Gumboots rock!

Hunters Full Moon Special

Friday, November 11, 2005

Hunters! Know your targets!

Not a cow.

Brokeback Mountain toonz

I count the number of music reviews I've put on on one hand. But one went up the other day that might be of interest. At the moment, all seven reviewers of the Brokeback Mountain soundtrack album rate it at five stars (highest) ...

***** Heart, heat and a fine ride, November 7, 2005

Reviewer: Gary Dunford (Ontario Canada) - See all my reviews
I am one of those who cringed, learning Brokeback Mountain--Annie Proulx's stark and understated, lean and searing 30 page short story--was being exploded into a movie. The soundtrack arrived this afternoon and I'm feeling a lot better.

Gustavo Santaolalla's original score is easily the equal of his work for The Motorcycle Diaries. The vocal choices included range from clever to inspired. A Variety review this morning claims there wasn't a dry eye in the house at Telluride.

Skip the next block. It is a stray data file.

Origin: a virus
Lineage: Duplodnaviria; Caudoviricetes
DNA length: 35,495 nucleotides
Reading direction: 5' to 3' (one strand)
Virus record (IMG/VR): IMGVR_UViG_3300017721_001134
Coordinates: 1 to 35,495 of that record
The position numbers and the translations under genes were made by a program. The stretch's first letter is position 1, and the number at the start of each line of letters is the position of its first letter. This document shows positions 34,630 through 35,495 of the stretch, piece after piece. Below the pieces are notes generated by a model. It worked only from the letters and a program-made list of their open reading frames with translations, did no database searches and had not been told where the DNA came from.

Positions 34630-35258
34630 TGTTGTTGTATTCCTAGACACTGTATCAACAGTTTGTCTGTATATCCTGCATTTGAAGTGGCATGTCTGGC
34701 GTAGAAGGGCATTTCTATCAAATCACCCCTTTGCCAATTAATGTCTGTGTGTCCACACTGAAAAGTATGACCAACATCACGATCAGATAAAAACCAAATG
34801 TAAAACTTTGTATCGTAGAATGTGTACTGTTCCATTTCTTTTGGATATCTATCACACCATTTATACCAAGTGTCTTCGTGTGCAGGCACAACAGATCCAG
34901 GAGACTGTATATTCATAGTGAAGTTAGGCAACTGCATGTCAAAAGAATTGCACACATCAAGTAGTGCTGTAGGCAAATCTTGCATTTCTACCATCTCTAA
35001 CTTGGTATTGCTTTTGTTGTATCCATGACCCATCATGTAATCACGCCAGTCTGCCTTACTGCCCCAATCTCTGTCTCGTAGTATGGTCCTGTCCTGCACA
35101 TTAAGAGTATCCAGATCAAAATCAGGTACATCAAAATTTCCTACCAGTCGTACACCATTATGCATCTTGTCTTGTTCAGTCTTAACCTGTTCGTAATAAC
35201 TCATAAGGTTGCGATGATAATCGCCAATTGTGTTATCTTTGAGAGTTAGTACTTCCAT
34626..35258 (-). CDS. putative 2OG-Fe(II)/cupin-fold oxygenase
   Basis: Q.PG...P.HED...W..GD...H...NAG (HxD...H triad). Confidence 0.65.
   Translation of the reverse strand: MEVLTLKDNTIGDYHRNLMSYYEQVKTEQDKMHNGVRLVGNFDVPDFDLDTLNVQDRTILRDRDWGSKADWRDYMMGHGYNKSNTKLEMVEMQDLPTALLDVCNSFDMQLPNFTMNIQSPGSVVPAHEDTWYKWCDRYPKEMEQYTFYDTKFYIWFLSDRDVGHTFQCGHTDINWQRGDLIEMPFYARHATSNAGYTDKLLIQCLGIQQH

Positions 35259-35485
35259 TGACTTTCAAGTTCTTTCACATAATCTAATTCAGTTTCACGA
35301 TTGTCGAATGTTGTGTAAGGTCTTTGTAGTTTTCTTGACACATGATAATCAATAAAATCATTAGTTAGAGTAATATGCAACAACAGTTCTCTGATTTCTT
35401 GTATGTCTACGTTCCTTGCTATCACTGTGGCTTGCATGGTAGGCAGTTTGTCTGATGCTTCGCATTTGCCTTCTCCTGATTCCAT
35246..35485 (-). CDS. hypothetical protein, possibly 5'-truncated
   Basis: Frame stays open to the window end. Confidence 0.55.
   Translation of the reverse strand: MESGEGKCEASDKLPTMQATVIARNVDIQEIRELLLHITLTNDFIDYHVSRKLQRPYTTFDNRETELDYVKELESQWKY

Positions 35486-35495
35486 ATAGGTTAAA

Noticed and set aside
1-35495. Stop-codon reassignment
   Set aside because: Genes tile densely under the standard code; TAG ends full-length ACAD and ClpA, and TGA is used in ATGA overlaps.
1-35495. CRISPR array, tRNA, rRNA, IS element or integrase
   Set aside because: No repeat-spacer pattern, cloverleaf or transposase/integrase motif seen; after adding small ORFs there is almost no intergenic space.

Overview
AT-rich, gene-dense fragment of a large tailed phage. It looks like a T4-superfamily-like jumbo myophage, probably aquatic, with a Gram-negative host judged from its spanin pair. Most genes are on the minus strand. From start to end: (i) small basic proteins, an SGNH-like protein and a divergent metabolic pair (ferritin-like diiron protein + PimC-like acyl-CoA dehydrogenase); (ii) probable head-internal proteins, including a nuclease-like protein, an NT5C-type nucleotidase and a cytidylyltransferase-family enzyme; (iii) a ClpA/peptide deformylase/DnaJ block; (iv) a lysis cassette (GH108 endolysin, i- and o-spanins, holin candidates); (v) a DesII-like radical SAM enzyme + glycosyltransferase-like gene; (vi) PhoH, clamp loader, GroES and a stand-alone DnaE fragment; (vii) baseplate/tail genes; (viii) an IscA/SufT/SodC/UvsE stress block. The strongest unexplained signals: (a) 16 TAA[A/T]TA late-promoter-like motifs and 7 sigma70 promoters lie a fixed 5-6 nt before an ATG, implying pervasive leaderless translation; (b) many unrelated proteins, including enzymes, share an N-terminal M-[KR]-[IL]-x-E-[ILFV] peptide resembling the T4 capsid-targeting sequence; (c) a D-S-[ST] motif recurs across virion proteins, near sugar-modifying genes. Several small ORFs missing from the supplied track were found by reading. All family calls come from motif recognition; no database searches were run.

Listening to the tunes and underscoring, a great deal of imagination, art and craft are in evidence. It definitely pulls from the same place within mined by writer Proulx. There will be plenty of people who will refuse to see the movie, largely because of the manufactured promotional controversy over the next month that it is about gay cowboys.

Read Proulx's short story--the last offered in Close Range, now in paperback. It is about heart, heat and lost opportunity. You only have to be human to be touched by that. I look forward to the film's opening Dec. 9. Until then, this aching, funny and wryly sentimental soundtrack touches every correct chord.

It's a keeper.

Monday, November 07, 2005

Carry me back to old Shawinigan

Unidentified lawyer carries large box of previously unexamined Sponsorship Scandal documents from Gomery Commission back to Shawinigan, Quebec

Spill yer guts

Several readers have complained there isn't enough confession here.